[plt-scheme] Re: Programming for non-programmers

From: Geoffrey Knauth (geoff at knauth.org)
Date: Sun Oct 17 00:21:24 EDT 2004

On Oct 13, 2004, at 09:39, Joe Marshall wrote:
> If we consider a program as a description of a process that is formal
> enough to be carried out in a mechanistic way (which is about as broad
> a definition as I can think of that still bears some meaningful
> relationship to programming), then being able to give clear directions
> is often beyond some people.

Today I was given simple directions, and I carried out the program.  
Drive to a town, go left here, right there, find a C150, put a test ELT 
under the wing, turn it on, proceed to mission base.

It was easy for me, even though there were some unexpected challenges:  
talking to the friendly farmer who granted CAP permission and who owned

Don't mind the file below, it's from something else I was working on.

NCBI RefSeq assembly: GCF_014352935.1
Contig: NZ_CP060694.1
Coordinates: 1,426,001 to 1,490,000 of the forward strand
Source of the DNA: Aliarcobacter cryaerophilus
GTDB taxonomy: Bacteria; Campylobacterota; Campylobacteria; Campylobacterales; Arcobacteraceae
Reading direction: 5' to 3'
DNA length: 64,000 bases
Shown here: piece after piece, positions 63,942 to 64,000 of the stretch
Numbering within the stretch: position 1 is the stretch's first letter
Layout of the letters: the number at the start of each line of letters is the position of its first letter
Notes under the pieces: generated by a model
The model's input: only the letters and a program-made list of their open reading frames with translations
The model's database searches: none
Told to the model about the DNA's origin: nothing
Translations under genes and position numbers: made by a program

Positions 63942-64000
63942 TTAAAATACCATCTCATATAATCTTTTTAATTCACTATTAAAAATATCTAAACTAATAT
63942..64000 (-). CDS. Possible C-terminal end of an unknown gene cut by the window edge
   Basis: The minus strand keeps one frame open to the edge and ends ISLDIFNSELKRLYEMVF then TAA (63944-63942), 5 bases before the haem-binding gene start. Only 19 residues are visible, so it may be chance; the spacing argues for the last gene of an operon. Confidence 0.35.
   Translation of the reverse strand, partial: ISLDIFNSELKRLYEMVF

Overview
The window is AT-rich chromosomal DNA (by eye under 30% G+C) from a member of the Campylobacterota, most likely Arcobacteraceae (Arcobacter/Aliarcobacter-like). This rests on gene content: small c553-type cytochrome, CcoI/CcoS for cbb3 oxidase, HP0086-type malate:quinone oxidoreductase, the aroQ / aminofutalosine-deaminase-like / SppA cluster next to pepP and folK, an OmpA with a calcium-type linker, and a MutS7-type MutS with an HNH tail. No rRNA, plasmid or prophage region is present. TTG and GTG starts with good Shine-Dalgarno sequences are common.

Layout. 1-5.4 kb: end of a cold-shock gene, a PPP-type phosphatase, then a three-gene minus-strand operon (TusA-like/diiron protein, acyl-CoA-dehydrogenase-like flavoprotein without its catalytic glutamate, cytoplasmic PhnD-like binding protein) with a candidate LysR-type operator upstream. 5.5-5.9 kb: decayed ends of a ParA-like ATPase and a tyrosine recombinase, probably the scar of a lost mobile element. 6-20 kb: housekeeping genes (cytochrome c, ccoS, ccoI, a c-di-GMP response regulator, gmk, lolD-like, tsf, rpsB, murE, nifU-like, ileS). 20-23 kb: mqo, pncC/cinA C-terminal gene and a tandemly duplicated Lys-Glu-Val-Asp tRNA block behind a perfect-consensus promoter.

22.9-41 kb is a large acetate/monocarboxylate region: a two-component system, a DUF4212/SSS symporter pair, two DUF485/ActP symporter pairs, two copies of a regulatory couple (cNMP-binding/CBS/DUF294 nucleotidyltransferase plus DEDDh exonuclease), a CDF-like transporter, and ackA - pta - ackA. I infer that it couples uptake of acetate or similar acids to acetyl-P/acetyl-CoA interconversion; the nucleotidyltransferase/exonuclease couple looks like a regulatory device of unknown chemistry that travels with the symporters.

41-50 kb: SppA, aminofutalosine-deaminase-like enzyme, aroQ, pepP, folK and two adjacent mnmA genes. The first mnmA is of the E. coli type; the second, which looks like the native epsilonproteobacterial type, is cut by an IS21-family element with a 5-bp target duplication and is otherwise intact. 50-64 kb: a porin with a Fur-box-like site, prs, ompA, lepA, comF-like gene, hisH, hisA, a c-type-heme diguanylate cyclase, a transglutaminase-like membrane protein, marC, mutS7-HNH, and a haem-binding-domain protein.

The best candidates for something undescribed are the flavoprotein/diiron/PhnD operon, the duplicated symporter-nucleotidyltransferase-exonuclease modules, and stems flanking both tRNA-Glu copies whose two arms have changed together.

the bucolic grass strip, still getting to base on time, adapting to the 
farmer's revised afternoon schedule regarding pickup of same ELT after 

If I tell you C-150 is Cessna 150, ELT is Emergency Locator 
Transmitter, CAP is Civil Air Patrol, SAR/EX is Search and Rescue 
Exercise, everyone probably has enough human intelligence to do just 
what I did without much programming.

But what if the task had been to program a robot to do what I did?  One 
ends up covering so many details and potential situations in teaching 
the robot that it becomes an effort of years instead of minutes.  I 
think that's what scares non-CS people about programming.  They're 
reasonable to think, "If I start down this path, I'll never have time 
to do the other things I like to do, I'll die before it's done."  It's 
also the attraction for nerds, "A big problem to solve!  I won't be 
bored for years!"

Good CS teachers inspire people to reach for the achievable, build 
teams, and avoid the intractable.

Geoffrey S. Knauth | http://knauth.org/gsk

Posted on the users mailing list.